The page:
R. v. Feng, 2014 BCCA 71:
 While the structure of a jury charge is a discretionary matter for the trial judge and therefore is entitled to deference, it must give the jury the necessary tools to properly decide the issues before them. In this case, where the jury had to consider three potential verdicts and two defences, considerable care had to be taken in ensuring they understood the proper sequence to their deliberations.
 In R. v. Almarales, 2008 ONCA 692 (CanLII), 2008 ONCA 692, 244 O.A.C. 127, Mr. Justice Watt, writing for the Court, observed that "some approaches are more apt to facilitate juror understanding than others" (para. 98). He noted that in most cases of unlawful homicide, the recommended practice (in that province) was: (i) to begin with defining homicide and unlawful homicide; (ii) to follow with the elements of the offence (murder or manslaughter) and the legal principles relevant to each element of the offence at issue, including any defence that may apply to that element of the offence; and (iii) to review the evidence relevant to the elements of the offence at issue (paras. 99 and 100). He added that some defences such as duress (and we would add provocation) are better understood after the jury has determined that the accused has committed the offence charged or an included offence.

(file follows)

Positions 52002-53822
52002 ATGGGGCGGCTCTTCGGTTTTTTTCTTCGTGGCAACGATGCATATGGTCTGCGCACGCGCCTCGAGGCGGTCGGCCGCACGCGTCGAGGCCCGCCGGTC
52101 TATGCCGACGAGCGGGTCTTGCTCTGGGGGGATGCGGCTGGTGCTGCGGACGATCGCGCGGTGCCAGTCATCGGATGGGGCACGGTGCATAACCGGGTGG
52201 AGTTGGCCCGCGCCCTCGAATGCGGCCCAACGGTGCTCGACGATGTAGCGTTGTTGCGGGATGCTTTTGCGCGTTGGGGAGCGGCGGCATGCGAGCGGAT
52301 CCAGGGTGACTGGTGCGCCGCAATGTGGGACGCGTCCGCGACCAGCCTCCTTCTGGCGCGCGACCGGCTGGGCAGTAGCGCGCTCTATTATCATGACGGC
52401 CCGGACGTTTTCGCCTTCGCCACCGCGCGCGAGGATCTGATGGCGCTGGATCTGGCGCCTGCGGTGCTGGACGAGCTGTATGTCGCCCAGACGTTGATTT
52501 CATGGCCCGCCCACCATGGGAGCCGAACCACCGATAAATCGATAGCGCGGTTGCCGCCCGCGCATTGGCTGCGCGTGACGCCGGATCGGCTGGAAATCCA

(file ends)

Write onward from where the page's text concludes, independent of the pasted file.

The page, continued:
Watt J.A. underscored this approach again in R. v. Huard, 2013 ONCA 650 (CanLII), 2013 ONCA 650, 311 O.A.C. 181, where he reiterated that "an orderly or systematic approach to final instructions seems more likely to enhance a jury's understanding of the precise nature of its task and how to discharge it by following a series of logical steps corresponding to the essential elements of the offence charged" (para. 51).